The DeKalb County Board of Education is considering installing cameras on school buses to catch motorists behaving recklessly.
The issue was discussed briefly during Thursday night's regular monthly school board meeting.
The cameras automatically record when the buses activate their stop signs. Or, the school system could choose to have the cameras operate manually allowing bus drivers to push a panic button to activate them. The goal is to catch motorists who drive around school buses while the buses are picking up or dropping off students. Failure to stop for a school bus is a traffic violation in Tennessee. The cameras record what's happening around the bus, so police don't have to rely on bus drivers to provide descriptions of rule-breakers.
"One is a manual system that drivers would use when they pull up to a stop and they see traffic is not going to stop. They can push a panic button which automatically turns the cameras on and we can catch all the images. Or there is another system that is quite pricey but it is all automated. When the stop sign is deployed, it all comes on," said Transportation Supervisor Jimmy Sprague. "In my opinion the panic button is probably the better bang for the buck. I am still waiting on confirmation within state laws if this would stand in a court of law where we could prosecute somebody. I've researched this and found that other states, Georgia, Alabama, and Indiana use them (camera systems) and get good results. They've cut their stop arm issues by 60%. Right now in order to fill out a report (on a violator) and send it to the state you must have a tag number. Usually when this issue comes about it happens so quickly and the car goes by the bus (so fast) you don't have a chance to get a tag number. Sometimes they'll catch up with a car at a stop light and get a tag number then and I can fill out my report and send it to the state. As of today I have sent twenty nine reports to the state where I have caught and my drivers have caught (violators) on the routes," said Sprague.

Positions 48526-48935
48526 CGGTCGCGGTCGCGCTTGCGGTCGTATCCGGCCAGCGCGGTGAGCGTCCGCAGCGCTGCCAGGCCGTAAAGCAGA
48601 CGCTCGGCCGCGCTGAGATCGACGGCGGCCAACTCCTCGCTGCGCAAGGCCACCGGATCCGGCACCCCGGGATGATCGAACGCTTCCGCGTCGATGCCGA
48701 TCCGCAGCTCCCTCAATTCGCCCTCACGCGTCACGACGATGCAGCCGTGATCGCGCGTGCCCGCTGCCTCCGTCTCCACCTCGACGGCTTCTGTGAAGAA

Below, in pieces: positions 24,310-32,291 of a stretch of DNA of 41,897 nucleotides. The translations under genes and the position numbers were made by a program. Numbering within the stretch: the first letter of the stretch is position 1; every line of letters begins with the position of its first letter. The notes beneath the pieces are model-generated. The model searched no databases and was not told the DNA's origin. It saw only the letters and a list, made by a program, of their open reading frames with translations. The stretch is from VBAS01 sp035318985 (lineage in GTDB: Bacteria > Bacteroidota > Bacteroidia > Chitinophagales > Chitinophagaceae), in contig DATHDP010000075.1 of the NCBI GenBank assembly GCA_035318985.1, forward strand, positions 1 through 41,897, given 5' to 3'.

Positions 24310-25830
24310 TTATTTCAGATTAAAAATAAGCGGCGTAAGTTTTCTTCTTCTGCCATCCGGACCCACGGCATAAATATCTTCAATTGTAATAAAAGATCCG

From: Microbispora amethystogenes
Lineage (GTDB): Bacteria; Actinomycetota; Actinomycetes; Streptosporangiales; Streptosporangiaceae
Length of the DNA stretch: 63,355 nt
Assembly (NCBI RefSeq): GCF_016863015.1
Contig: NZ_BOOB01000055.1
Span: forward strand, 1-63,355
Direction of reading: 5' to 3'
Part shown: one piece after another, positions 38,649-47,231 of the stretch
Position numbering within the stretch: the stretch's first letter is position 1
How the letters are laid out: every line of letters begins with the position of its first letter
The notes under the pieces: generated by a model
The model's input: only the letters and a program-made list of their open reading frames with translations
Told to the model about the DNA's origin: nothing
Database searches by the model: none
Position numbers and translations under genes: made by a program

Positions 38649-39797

Board Chairman W.J. (Dub) Evins, III said school bus safety is a serious concern. "I've seen some of this first hand. I actually saw what turned out to be almost an accident with a special education bus just yesterday (Wednesday) when someone turned in front of it. We have issues where when these stop signs go out (stop arms on buses) and these buses stop there is a period of time in state law that says when the flashing lights come on and the stop sign comes out, that means (motorists) stop. It's a matter of the general public, when they're driving down the road, especially down a five lane highway paying close attention. Consider if this were your child getting off that bus would you pay more attention? There have been a few citations written. I'm not in favor of writing a lot of citations but I am in favor of giving fair warning. In discussing this matter, I hope that people will start abiding by (the law and take into consideration) that there are upwards of 90 children and teenagers on these buses and getting them to school safely and getting them home safely is of utmost importance. We have 3,000 students in this school system and 2,000 of them ride the bus. I hope the general public will understand it," said Evins.
No action was taken Thursday night. If a system is purchased, the school board may elect to obtain only one camera system initially and use it on more than one bus. By rotating its use among buses in the fleet, motorists would not know which bus is equipped with the device on any given day.
In other business, Board Chairman Evins gave the Director of Schools monthly update on personnel on behalf of Director Mark Willoughby who was unable to attend due to sickness in his family.
Cynthia Taylor has been employed as a bookkeeper. Shea Wiegele, a teacher at DCHS, has been granted a leave as requested.
Jacqueline Michelle Overstreet has been transferred from a substitute to an educational assistant position. Elaine Davis, bus driver has resigned.